- Know the health code: the restaurant industry is governed by specific standards outlined in the health code. These include ideal temperatures for food storage, cooking methods, and waste segregation and disposal guidelines.
- Avoid common violations: food storage, hygiene, and cross-contamination are the most common sources of health code violations, which can be prevented with strict cleaning and food handling protocols to prevent infections and foodborne illnesses.
- Staff training: kitchen staff need to be properly trained and certified for food handling according to industry standards — they shouldn’t just be able to cook well, but also clean and maintain a safe kitchen.
- Develop a maintenance checklist: since health inspections cover kitchen appliances to ensure optimal function for food storage and preparation, it’s essential to book a regular maintenance service for appliances like used commercial refrigerators. Some sellers offer a 3 to 6-month warranty on used refrigerators, as well as discounts for maintenance and repair to detect the first sign of damage and prevent spoilage and ensure proper storage.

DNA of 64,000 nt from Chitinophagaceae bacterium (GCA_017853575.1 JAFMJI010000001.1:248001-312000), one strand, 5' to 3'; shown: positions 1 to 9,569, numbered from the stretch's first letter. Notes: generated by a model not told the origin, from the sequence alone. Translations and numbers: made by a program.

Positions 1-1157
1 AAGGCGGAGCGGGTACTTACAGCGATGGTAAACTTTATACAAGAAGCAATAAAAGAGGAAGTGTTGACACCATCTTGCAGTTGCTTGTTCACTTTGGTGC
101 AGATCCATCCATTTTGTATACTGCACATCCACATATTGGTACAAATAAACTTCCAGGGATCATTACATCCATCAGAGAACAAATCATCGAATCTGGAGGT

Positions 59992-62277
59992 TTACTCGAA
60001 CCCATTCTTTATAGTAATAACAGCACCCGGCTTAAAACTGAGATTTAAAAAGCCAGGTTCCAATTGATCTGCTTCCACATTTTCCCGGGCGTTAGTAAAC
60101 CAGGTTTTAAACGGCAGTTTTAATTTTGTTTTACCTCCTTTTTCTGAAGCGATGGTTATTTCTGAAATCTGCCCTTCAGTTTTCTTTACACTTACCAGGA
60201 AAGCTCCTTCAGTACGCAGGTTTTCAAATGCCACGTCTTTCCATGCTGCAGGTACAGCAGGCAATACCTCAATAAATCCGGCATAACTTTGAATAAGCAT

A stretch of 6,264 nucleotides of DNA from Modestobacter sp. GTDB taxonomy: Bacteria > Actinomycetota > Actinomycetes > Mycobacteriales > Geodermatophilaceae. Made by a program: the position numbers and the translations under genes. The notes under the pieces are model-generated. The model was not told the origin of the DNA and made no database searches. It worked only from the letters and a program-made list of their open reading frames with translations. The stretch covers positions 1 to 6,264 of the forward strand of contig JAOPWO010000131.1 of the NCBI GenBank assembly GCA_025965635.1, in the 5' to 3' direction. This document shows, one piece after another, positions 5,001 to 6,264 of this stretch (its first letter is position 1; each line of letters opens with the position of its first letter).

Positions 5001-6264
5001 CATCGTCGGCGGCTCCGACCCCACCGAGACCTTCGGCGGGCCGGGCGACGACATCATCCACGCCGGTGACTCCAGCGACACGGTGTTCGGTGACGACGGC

- Conduct self-inspections: food safety starts with you — get restaurant staff in the habit of routine health inspections by conducting regular checks on your own, similar to how a health inspector would. Assign staff to monitor temperatures of food stored in used commercial refrigerators, and do spot-checks on dishes before serving to customers to ensure they’re up to code and brand quality.
What to do After a Health Inspection